Nearly one in three babies born in the United States enters this world via cesarean section, and experts agree this figure is way too high. Now a recent study suggests that inaccurate baby-weight estimates could be partially to blame.
Some backstory: Trying to deliver a large baby vaginally can lead to complications like nerve damage if the shoulders get stuck. Doctors are advised to offer C-sections to patients when they believe the baby will be larger than 11 pounds. Per the American College of Obstetricians and Gynecologists, this is extremely rare. And according to a recent study published in Maternal and Child Health Journal, baby-weight estimates are often wrong, anyway.
Using a nationally representative survey of nearly 2,000 new moms, researchers found that four out of five women who were told their babies would be large had babies that were not, in fact, large. (Notably, they used the medical definition of a large baby, which is a newborn whose weight tops 8 pounds, 13 ounces, regardless of gestational age — not ACOG’s 11-pound figure. Only 8 percent of babies born in this country exceed the medical definition.)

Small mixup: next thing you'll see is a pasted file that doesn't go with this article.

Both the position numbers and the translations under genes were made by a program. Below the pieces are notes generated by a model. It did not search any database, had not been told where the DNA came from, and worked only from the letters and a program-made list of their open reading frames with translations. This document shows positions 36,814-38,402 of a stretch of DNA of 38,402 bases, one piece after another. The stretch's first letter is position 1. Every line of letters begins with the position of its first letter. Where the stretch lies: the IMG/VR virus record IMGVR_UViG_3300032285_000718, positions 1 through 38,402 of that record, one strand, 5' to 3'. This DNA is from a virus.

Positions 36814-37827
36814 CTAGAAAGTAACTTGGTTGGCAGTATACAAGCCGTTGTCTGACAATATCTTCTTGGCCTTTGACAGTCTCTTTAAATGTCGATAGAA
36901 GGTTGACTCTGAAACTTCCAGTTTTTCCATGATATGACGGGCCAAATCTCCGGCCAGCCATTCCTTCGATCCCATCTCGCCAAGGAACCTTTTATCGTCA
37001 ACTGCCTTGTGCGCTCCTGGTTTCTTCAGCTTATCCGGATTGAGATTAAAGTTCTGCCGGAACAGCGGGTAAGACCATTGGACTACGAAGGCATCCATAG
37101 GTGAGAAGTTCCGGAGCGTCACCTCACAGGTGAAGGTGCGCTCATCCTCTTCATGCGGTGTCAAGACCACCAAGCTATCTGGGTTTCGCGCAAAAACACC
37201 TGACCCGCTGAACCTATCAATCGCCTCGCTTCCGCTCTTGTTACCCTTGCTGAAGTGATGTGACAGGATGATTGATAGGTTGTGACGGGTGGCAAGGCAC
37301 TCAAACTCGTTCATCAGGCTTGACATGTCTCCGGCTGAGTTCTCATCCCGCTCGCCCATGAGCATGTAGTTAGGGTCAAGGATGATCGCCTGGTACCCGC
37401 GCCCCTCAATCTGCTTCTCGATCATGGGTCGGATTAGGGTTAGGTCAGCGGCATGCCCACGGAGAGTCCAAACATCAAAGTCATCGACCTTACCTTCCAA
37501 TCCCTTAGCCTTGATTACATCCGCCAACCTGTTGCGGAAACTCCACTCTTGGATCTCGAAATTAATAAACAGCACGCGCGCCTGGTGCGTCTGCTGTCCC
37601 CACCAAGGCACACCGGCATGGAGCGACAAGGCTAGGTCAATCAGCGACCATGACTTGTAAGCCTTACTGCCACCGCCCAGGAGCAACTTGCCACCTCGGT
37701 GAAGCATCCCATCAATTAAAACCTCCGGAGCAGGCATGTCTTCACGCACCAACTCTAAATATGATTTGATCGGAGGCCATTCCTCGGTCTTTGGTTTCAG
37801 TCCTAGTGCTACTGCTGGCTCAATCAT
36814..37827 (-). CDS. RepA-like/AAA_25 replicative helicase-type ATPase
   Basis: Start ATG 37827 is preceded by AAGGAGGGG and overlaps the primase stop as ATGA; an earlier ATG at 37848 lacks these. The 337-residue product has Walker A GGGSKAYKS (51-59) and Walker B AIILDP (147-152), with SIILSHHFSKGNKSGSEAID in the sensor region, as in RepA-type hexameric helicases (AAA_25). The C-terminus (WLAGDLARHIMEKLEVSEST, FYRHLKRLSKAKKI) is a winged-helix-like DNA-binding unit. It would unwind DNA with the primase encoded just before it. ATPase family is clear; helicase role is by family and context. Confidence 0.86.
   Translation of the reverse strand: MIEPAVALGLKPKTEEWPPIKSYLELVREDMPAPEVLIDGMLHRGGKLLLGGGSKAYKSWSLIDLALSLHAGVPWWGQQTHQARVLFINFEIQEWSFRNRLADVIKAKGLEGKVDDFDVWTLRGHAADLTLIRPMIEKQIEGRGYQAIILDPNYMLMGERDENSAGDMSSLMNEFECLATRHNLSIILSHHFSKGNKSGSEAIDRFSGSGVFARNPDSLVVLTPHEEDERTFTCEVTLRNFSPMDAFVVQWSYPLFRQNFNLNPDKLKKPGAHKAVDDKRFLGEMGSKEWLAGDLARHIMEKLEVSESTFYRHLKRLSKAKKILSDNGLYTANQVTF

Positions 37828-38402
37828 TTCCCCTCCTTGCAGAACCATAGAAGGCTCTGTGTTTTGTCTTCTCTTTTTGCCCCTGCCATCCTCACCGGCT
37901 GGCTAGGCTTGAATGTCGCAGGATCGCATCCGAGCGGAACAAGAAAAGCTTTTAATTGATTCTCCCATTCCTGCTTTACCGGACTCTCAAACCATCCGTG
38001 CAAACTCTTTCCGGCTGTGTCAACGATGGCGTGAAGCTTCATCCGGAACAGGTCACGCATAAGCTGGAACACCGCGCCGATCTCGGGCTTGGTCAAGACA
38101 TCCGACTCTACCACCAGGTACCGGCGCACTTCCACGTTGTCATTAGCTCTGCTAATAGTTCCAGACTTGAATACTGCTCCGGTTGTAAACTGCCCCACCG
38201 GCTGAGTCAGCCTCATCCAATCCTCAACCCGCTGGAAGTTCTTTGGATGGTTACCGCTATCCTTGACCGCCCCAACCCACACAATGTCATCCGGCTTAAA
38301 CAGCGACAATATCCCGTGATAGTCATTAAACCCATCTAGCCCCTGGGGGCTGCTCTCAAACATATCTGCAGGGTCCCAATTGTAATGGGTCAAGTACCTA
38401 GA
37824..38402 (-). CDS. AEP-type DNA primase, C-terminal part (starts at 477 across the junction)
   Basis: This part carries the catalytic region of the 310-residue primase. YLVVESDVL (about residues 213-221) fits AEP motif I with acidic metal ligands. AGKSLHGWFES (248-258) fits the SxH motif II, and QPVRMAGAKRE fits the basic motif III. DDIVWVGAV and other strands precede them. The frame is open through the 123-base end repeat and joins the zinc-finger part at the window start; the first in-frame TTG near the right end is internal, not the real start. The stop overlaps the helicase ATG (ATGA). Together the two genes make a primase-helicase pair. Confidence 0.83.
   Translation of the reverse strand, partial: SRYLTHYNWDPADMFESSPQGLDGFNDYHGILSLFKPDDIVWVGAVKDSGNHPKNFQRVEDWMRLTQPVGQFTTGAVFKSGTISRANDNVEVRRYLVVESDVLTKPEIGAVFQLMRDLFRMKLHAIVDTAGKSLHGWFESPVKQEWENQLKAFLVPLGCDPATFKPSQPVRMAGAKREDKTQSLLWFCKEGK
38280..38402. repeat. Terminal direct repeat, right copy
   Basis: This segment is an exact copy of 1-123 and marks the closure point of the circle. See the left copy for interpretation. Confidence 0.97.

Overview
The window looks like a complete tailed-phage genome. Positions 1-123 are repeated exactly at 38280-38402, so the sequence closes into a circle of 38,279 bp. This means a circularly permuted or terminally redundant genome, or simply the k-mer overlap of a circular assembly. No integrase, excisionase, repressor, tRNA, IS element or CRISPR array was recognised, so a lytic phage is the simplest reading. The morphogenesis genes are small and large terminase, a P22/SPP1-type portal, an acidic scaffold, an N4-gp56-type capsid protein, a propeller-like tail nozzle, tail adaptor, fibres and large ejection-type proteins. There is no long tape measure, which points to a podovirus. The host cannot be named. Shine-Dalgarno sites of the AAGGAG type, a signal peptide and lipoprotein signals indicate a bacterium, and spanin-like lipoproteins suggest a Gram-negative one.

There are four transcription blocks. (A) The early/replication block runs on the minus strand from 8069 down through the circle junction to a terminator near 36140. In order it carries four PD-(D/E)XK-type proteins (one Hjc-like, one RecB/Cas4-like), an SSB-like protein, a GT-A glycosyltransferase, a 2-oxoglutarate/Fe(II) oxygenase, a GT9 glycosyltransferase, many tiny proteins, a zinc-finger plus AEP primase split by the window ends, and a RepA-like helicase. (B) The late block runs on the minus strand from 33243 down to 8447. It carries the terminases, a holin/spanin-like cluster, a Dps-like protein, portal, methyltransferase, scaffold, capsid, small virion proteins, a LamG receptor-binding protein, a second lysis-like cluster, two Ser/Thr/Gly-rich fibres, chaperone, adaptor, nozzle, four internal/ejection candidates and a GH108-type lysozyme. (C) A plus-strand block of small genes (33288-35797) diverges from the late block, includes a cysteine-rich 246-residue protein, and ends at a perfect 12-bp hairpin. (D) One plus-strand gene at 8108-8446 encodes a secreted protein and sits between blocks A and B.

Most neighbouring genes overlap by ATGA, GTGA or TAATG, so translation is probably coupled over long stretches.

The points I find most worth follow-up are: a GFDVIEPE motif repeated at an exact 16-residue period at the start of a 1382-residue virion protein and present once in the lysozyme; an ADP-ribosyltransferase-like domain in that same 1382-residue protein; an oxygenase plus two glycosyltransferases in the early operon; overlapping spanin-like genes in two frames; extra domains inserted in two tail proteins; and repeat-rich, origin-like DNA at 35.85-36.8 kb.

Unfortunately, this knowledge does not exist in a vacuum. The mothers of suspected large babies — SLBs, per the study — were four-and-a-half times more likely to request a C-section than other moms. But it’s not always the patient: One woman told the New York Times that her doctor bullied her into having the procedure citing concern for her baby, who was predicted to be 11.5 pounds … and was born 7 pounds, 13 ounces.
Doctors really aren’t good at estimating birth weight right now, and ACOG guidelines released in 2014 state that ultrasound-based estimates of fetal weight aren’t very precise, especially when women are in their third trimester. They conclude that an SLB would only “rarely” be considered a reason to have a C-section.
You’re probably not going to have an 11-pound baby, so keep that in mind if you’re weighing the decision to have potentially unnecessary surgery.